Fuel Efficient Steam Turbine LNG Carrier

By George Backwell at July 01, 2012 00:05
Filed Under: General

Mitsubishi Heavy Industries (MHI) signed on the dotted line a few days ago to build a 138,000 gt LNG carrier in their ‘Sayaendo’ series for Mitsui O.S.K. Lines .  MHI describe this 288m (945ft) long vessel as a ‘New-generation’ LNG carrier, with a multitude of new design features which add up, MHI claims, to deliver a 25% reduction in fuel consumption compared to that of conventional LNG carriers of the same size; but essentially the design is marked by two outstanding features. The first a dramatic change in the shape of the ship compared with the distinctive dromedary-like silhouette of other LNG carriers. Second a  new turbine plant that achieves higher thermal energy by steam reheat.

MHI 'Sayaendo' LNG Carrier: Image courtesy of MHI

LNG Tanks – 'Peas in a Pod' Style

The name itself explains the concept: ‘Sayaendo’ in Japanese means ‘peas in a pod’. The ‘peas’ are the spherical LNG tanks, the ‘pod’ is a continuous cover over the four spherical tanks, integrated structurally with the hull, thus adding to overall structural strength. At the same time weight is reduced by eliminating complex support structures for the maze of pipes, electric cable runs and passages that are a feature of the conventional LNG carrier above deck level.

Wind tunnel tests showed that the Sayaendo cover improves aerodynamics by reducing longitudinal wind force drag on the ship’s propulsion, making not only a contribution to reduced fuel consumption in this way, but also to cost-saving in port by simplifying maintenance.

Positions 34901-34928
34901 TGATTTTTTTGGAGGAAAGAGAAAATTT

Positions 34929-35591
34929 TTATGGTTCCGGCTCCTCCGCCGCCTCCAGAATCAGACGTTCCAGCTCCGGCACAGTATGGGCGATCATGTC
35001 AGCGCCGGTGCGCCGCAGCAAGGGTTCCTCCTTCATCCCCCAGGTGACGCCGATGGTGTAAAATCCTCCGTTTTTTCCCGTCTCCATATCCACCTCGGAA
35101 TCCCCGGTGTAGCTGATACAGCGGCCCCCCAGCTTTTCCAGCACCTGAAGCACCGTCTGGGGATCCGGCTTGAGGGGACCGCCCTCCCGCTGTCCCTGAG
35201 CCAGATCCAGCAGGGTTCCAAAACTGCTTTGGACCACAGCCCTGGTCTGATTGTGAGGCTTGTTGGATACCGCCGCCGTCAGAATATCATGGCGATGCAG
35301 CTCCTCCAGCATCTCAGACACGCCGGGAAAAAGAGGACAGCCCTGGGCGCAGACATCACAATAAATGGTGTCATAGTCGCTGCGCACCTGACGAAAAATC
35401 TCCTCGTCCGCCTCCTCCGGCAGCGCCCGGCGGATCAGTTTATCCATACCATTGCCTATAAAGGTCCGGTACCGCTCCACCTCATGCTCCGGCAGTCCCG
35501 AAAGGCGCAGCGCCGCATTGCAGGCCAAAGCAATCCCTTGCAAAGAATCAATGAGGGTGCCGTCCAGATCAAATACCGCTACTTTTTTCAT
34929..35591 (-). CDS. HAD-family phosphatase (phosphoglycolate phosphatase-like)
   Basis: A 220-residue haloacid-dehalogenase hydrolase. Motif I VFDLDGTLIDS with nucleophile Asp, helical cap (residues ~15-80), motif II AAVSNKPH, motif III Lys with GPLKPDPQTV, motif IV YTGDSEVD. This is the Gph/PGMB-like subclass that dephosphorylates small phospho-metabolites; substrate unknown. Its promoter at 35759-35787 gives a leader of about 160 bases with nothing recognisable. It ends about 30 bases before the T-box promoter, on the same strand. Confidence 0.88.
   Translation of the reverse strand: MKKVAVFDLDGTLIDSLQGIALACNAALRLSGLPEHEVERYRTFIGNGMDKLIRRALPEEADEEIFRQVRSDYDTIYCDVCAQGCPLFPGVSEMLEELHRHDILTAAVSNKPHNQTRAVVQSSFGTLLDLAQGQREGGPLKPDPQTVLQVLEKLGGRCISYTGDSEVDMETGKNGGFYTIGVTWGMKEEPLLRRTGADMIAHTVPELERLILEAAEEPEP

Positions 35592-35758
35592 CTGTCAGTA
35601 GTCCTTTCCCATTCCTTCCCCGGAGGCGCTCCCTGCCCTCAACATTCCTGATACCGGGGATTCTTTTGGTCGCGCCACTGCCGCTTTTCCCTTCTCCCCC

Ultra Steam Turbine (UST) Plant

Higher turbine efficiency is achieved by application of a reheat cycle adopting main steam with higher pressure and temperature. A picture (schematic) is better than a thousand words as will be seen below.

MHI Ultra Steam Turbine Diagram: Image courtesy of MHI

In essence, the intermediate pressure turbine is integrated with the high pressure turbine for the steam reheat plant, and the associated higher temperatures (560C) in the turbine rotor and single cylindrical turbine casing are taken care of by using materials already proven in the land-based use of steam reheat system turbines.

Taken in combination with other main engine improvements the manufacturers claim the UST can improve performance over conventional steam turbines by between 22 – 23%.

The UST also brings flexibility of fuel use. It can run entirely on cargo boil-off LNG, or bunker oil fuel, or any combination of the two. Interestingly, the LNG fuel supply system, is capable of gas-only use in all conditions of operation, including when the ship is in harbour.

 

 

 

Comments (1) -

reheat is not new , 40 years ago considered to be too complicated for maritime steampropulsion , I expect an overall thermal efficiency of +40% , and a lower investment than a bi-fuel diesel plant, good to hear the end is not yet there , steampropulsion will never end , even when natural gas sources get exhausted and fueloilprices soare to the limit, we will burn powdered coal for another 100+ years , knowing that the CO2 phenomenon is of no influence on what now is being predicted.
Wim Grund            

Wim Grund |     7/5/2012 12:08:04 PM #

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